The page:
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Careers in Food Science

Career Opportunities in Food Science

Are you interested in developing new delicious and nutrition food products? Are you interested in improving the safety of the world’s food supply? Do you like science and/or engineering? When you finish college do you want to have a career that pays well and is rewarding? If you answered “yes” to any of these questions, then perhaps Food Science is the right major for you. A food scientist applies chemistry, microbiology, engineering, and other sciences to the production, processing, preservation, evaluation, and distribution of food products. Food scientists help to ensure the availability of safe, convenient, desirable, and nutritious foods for the world’s consumers.

In terms of value of shipments, food processing is the largest manufacturing industry in the United States. Graduates of the UT Food Science program have career options in a variety of food industries, such as those producing dairy, meat, fruit, vegetable and cereal products. There are many employment opportunities, including positions in new product research and development, quality assurance and quality control, production management, marketing, food/flavor chemistry, microbiological food safety, food engineering, and sensory evaluation. There also are positions in state and Federal governments for food safety and quality inspection.

The demand for food science graduates by the food industry and regulatory agencies exceeds the available supply. Food science-related careers are among the top job prospects in the US and internationally. Salaries are highly competitive and are in line with professional degree subject areas. The national average starting salary for food science graduates with B.S. degree is in the $40,000-$60,000 range.

Curriculum

Left Float PhotoStudents majoring in Food Science  follow a curriculum leading to a science concentration or a pre-professional concentration. These curricula prepare students to apply basic scientific and business principles to manufacturing, processing, distribution and utilization of food products that meet the needs and desires of consumers. Course work emphasizes the basic principles of converting raw food materials into safe, acceptable consumer products. Course information on food commodities details processing of specific types of food products such as bakery, fruit and vegetable, dairy, and meat products. Students entering the program should have an interest in the sciences, such as chemistry, microbiology, and biology.

 Curricula for the pre-professional and science concentrations are similar, and differ slightly with regard to the level and number of basic science requirements. Students pursuing the pre-professional and science concentrations can earn the B.S. degree in Food Science after completion of the respective four-year programs. Additionally, the pre-professional curriculum allows students to be awarded the B.S. degree after three years in FST and the successful completion of the first year (two semesters) in an approved dental, medical or pharmacy program or the UT College of Veterinary Medicine. Although a B.S. degree is not required for admission to the Colleges of Dentistry or Medicine, most students accepted into these programs have earned a baccalaureate degree before admission. A B.S. degree also can be obtained before enrolling in a Doctor of Pharmacy (Pharm.D.) program.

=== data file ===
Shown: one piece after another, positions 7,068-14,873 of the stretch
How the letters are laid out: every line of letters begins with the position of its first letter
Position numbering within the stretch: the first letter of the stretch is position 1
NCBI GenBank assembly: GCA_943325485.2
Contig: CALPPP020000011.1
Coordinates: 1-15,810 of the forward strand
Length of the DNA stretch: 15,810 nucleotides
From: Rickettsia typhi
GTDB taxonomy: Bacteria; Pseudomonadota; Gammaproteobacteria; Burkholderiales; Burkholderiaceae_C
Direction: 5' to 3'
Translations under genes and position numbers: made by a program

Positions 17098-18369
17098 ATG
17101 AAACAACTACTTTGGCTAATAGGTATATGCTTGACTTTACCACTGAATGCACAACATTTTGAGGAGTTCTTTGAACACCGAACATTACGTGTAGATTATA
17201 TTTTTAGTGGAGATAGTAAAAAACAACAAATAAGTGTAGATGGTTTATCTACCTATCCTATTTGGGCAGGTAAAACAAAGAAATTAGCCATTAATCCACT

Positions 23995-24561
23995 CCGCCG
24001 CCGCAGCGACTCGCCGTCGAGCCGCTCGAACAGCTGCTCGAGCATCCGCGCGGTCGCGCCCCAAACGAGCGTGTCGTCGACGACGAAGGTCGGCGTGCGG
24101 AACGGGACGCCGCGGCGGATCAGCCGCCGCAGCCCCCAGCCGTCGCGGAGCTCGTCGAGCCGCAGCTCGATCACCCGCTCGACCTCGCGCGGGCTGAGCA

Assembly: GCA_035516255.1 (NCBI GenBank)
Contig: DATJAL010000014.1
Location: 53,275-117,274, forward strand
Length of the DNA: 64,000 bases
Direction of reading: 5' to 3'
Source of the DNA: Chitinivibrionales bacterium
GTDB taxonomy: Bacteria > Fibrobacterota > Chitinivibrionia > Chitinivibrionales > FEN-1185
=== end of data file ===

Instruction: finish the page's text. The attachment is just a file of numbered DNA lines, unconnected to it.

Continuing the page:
Non-majors can earn a minor in Food Science\ by taking 16 hours of prescribed courses in the department.

​Faculty

The department’s diverse and well trained faculty is committed to providing quality education for all students in the program. Areas of expertise include food chemistry, food engineering, food microbiology, food processing, and sensory evaluation. In addition, faculty interests include fruits and vegetables, meat products, and cereal and bakery products. The majority of departmental faculty members have won outstanding teaching and/or research awards.

As a freshman or transfer, each student is assigned a faculty advisor to help with program planning and career decisions. Advisors are readily available for these activities and can provide information on employment, internships, and financial aid opportunities.

​Facilities

Students in Food Science have access to up-to-date food chemistry and food microbiologylaboratories and specialized equipment for food processing and evaluation. Upon completion of a new Food Science Building, there will be specialized areas for processing fruits and vegetables, meat products, and bakery products. There is a computerized sensory evaluation laboratory used for both teaching and research. Students also are exposed to commercial food processing and handling operations via field trips and industry field experiences during their courses of study.